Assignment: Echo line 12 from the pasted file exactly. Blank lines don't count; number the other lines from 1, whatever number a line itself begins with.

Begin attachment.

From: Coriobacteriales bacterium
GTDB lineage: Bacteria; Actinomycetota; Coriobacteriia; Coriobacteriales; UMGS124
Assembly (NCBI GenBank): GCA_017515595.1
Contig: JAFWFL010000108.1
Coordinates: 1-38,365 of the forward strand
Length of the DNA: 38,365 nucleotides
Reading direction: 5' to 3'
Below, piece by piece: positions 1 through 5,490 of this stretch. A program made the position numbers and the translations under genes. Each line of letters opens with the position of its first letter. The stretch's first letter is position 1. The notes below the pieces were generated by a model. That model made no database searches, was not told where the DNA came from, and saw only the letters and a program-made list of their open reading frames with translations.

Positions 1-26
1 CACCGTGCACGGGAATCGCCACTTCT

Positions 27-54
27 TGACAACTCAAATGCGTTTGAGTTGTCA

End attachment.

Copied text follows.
27 TGACAACTCAAATGCGTTTGAGTTGTCA